a “segmentation fault” means one of the assembly language instructions, for example the movb $0x6c, 0x1(%rax) line above, has tried to write to a portion of memory which it is not allowed to. to make things easier, i decided to translate some of my own code into assembly language so i could focus on the assembly language syntax. and because the llvm system can also produce an assembly language version of the code it produces, using crystal was the perfect way for me to see my ruby code translated so a microprocessor could understand it. i mean that x86 code reminds me of the hungarian language. it turns out x86 assembly is much simpler than hungarian; there are only a few simple suffixes that refer to the size of the data you are operating on. as you might guess, this is the line of code that adds 42 to something.
for a complete explanation, the definitive guide to all of this is the intel software developer’s manual. it turns out that x86 assembly language also decorates the register names to indicate their sizes, similar to what we saw above with the instruction name suffixes. to understand this, you have to remember that assembly language syntax wasn’t developed overnight. as you can see here, even today x86 assembly code can refer to the same register using many different names, for example al or ah for 8-bits, ax bit 16 bits, eax for 32 bits and rax for 64 bits. now that i understand the basics of x86 assembly language syntax, i’m ready to return to my add_forty_two code and to try to understand how it works. i’m not sure whether this pattern of using the %edi and %eax registers to hold the function arguments and return values is a x86 standard convention. in my next article i’ll take a look at how an x86 microprocessor uses the stack to save values, and how this maps to ruby using a slightly more complex example.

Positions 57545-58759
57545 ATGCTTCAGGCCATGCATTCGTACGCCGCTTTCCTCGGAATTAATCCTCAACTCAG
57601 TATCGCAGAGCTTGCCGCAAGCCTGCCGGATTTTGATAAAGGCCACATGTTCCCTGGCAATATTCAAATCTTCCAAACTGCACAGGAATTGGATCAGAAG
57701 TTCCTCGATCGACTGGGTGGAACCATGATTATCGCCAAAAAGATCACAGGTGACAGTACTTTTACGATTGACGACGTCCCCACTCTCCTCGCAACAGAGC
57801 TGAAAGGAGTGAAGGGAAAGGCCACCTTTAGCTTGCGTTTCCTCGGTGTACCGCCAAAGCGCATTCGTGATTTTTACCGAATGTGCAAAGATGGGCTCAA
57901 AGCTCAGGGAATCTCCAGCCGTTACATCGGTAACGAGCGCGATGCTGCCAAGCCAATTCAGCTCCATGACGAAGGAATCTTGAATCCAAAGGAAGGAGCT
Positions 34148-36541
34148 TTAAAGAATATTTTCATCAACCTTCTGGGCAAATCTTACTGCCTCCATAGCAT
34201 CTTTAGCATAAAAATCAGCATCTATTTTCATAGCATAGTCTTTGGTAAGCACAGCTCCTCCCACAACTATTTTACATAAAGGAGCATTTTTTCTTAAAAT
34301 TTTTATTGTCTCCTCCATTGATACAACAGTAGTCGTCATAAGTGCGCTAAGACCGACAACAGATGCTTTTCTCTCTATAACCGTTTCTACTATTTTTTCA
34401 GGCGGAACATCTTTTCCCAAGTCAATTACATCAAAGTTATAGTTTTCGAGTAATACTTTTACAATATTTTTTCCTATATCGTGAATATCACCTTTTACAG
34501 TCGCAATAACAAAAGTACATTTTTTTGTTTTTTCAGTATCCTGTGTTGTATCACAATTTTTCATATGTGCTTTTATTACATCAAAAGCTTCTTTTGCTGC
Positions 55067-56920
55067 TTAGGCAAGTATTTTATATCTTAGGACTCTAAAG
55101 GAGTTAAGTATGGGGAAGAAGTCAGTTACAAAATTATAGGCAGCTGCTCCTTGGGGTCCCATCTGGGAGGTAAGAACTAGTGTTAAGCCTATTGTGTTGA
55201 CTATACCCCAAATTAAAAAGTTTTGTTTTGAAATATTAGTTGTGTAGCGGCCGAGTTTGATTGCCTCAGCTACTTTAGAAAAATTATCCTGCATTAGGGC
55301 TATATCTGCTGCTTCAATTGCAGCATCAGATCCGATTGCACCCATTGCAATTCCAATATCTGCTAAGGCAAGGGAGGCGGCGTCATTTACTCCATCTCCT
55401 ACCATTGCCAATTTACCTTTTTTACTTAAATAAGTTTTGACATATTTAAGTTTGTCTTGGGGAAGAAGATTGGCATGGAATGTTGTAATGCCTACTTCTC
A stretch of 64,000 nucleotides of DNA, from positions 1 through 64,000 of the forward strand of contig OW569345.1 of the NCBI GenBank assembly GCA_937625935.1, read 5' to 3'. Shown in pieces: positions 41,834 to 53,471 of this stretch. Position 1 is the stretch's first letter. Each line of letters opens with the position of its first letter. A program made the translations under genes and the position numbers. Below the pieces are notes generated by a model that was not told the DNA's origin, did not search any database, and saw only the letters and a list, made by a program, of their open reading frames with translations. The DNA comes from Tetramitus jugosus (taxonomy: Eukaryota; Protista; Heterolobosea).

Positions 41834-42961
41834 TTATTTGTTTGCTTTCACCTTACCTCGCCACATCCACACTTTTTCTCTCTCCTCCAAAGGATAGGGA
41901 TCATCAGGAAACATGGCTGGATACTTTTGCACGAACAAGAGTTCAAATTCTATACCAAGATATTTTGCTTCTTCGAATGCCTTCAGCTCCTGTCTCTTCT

a basic understanding of any of the programming languages will help you in understanding the assembly programming understanding assembly language. (reverse engineering for beginners). why two titles? read here: on page xiii. you’ll begin to understand what a microprocessor can and can’t do by reading it’s language directly. and , what is assembly language, what is assembly language, assembly language example, assembly language tutorial for beginner, assembly language examples.
why learn assembly language? • write faster code (even in high-level language). • by understanding which high-level masm uses the standard intel syntax for writing x86 assembly code. the full x86 instruction set is large you’ll begin to understand what a microprocessor can and can’t do by reading its language directly., types of assembly language, assembly language pdf, assembly language programming 8086 examples, assembly language commands
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